Let Your Relationships Set You Free
Let Your Relationships Set You Free
  • Posted: July 10, 2005
  • 629 words
Key Lesson

Uninvited opinions are unpleasant acts visited on the unwary by those whose idea of good conversation is to hear themselves speak on any topic of opportunity that others, not as wise as they, ought to know!

Summary
  • It is difficult to accept correction from other people. How do we judge the quality of correction when someone offers advice or criticism? I look at the unhappy lives of many of the people giving input, and think that their advice isn't worth much if they have such difficulties. On the other hand, I might be missing some valuable correction. Any advice?

Do you remember the old expression "If the shoe fits, wear it"? Well, in our spiritual work, any reaction we have to a correction proves that our shoes not only fit, but they are laced too tight. We can use everything that is thrown at us (right or wrong) to walk away from what is wrong within ourselves. This path naturally turns every so-called "wrong" into a Right.

  • I have great trouble dealing with friends and loved ones who ask me how I am doing with "the Lord" -- especially when they then commence to teach me the error of my ways! How can I better deal with these moments than by just getting mad?

We must each learn what it means to "lay down our lives for our brothers." The inner meaning of this is that it takes great interior patience, understanding, and eventually compassion to bear the unpleasant and often arrogant manifestations of people around us who, asleep in their unconscious righteousness, believe they are doing what is right. In this instance, you can use these individuals and any such encounters as a "spiritual springboard." What does this mean? Use your irritation to come awake to yourself. Consider the beam in your eye. Leave the others alone. If you'll try this, you'll begin to break free from the wrong parts of yourself that make you feel righteous in judging others. They will never know the sacrifice you are making, but you will, and freedom follows.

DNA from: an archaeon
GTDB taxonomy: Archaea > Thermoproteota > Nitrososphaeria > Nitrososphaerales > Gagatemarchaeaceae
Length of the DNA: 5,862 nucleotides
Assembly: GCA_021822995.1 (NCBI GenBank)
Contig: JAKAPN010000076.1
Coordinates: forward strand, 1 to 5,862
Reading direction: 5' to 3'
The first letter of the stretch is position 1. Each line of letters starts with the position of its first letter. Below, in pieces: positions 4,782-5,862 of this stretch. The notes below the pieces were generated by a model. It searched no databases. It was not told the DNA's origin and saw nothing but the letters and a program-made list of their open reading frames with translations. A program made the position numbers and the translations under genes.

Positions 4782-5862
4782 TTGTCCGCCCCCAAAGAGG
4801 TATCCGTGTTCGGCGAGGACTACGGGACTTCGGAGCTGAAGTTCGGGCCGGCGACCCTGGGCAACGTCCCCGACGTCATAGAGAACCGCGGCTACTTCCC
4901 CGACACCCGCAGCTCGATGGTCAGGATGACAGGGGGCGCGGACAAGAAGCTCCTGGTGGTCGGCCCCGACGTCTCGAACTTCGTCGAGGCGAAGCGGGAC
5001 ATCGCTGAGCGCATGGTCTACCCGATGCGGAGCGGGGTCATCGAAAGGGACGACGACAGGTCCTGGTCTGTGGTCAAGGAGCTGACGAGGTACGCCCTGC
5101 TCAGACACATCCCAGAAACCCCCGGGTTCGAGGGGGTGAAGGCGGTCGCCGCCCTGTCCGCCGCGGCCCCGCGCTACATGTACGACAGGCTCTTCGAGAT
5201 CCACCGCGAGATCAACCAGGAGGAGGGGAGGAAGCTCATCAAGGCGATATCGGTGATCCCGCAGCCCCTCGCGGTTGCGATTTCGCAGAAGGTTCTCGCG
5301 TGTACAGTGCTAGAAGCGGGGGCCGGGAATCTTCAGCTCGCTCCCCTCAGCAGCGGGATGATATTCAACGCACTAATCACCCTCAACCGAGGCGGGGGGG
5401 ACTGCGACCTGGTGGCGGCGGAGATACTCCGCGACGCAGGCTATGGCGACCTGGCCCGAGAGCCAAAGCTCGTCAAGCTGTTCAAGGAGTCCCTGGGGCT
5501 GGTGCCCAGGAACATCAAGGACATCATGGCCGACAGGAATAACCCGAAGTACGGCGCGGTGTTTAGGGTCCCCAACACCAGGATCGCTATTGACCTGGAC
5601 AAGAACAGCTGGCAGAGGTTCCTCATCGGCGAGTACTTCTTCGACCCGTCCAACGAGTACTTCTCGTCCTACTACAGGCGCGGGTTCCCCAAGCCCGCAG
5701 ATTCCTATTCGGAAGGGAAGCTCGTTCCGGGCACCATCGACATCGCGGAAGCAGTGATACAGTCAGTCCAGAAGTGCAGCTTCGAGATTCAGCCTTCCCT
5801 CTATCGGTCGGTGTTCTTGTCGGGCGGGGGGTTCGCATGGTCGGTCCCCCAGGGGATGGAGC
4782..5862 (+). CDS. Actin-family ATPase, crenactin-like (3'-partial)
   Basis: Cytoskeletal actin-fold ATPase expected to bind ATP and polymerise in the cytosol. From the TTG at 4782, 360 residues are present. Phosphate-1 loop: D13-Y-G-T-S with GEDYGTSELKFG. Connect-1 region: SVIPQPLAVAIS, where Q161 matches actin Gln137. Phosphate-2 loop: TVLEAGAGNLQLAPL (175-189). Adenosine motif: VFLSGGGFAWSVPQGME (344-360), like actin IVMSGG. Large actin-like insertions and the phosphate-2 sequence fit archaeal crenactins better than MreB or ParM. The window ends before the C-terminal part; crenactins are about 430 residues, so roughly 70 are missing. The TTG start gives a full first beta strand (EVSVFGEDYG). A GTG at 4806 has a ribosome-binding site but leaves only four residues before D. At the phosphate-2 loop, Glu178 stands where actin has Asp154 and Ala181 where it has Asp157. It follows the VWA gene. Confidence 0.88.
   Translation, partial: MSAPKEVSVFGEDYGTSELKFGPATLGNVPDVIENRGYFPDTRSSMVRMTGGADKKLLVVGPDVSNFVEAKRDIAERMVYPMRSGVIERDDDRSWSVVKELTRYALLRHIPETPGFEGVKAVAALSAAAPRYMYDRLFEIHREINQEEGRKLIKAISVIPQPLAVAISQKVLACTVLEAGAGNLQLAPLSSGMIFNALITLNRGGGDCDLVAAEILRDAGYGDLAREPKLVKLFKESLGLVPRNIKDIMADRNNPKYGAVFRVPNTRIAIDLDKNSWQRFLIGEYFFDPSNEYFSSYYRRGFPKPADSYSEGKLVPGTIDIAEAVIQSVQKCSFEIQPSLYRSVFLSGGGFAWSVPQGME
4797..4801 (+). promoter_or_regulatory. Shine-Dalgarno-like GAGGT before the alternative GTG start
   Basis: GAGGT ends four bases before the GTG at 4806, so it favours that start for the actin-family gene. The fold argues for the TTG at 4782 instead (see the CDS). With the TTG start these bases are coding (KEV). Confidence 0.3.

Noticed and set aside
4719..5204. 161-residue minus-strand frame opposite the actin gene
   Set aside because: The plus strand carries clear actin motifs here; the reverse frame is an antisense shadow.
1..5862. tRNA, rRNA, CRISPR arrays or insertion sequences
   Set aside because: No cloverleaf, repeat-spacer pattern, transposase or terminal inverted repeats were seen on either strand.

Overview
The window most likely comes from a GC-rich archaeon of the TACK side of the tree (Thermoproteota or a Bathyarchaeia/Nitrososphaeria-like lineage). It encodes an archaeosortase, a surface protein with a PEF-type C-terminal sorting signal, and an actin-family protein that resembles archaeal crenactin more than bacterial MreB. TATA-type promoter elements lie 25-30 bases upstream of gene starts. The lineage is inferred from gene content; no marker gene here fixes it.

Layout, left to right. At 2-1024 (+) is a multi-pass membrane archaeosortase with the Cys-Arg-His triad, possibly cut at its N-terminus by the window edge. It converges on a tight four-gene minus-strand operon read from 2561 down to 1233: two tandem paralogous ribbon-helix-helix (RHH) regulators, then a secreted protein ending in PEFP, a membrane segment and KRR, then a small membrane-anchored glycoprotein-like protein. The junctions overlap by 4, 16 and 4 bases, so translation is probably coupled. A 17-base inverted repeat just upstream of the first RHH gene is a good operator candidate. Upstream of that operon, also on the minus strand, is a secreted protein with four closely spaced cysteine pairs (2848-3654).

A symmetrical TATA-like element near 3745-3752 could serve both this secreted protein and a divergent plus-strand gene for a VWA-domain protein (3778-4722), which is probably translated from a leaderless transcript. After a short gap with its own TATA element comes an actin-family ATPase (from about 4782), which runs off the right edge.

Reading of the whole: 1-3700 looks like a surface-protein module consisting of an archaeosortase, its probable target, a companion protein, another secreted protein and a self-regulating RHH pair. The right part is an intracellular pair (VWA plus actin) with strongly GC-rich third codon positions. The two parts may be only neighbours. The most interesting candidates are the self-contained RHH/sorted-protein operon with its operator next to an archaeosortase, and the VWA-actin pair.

• Is there a way we can know we are ready to teach others? I have tried and found I normally make things worse. How do I find the balance between the urge to help and when to be quiet?

It is the essence of our lives that determines the relationships we have with others. Teaching is a lot simpler than we imagine. For instance, what do we teach others when we are angry or anxious? What do we teach others when they see us afraid of some news? This is one level of teaching. On the other hand, there are natural times when (and this is important to note) someone you know will actually ask you for some insight or help. Then not only is it natural, but necessary, that you give what "water" you can to ease their thirst. Under no circumstances should you try to teach others anything they haven't asked for. This kind of teaching comes from the wrong parts of ourselves and is a secret act of aggression and arrogance. Learn to taste the difference. The Truth will take care of the rest.

  • In conversations with others, I find myself insisting on being "right." Why should I care so much that my ideas about life are understood by others?

Be willing to try to understand the moment instead of needing to be understood in it. You will lose yourself, and you will begin to have the great bliss of disappearing from your own life. At first, as you are willing to work to understand others more than you want to be understood by them, it seems a diminishing experience. But you will grow through this kind of self-negation into a new sense of yourself that actually includes all of life. You will begin to have a completely different relationship with everyone around you because you are no longer bringing yourself first and foremost into every relationship.

Excerpted From: Seeker's Guide to Self-Freedom: Truths for Living, pages 173-179.

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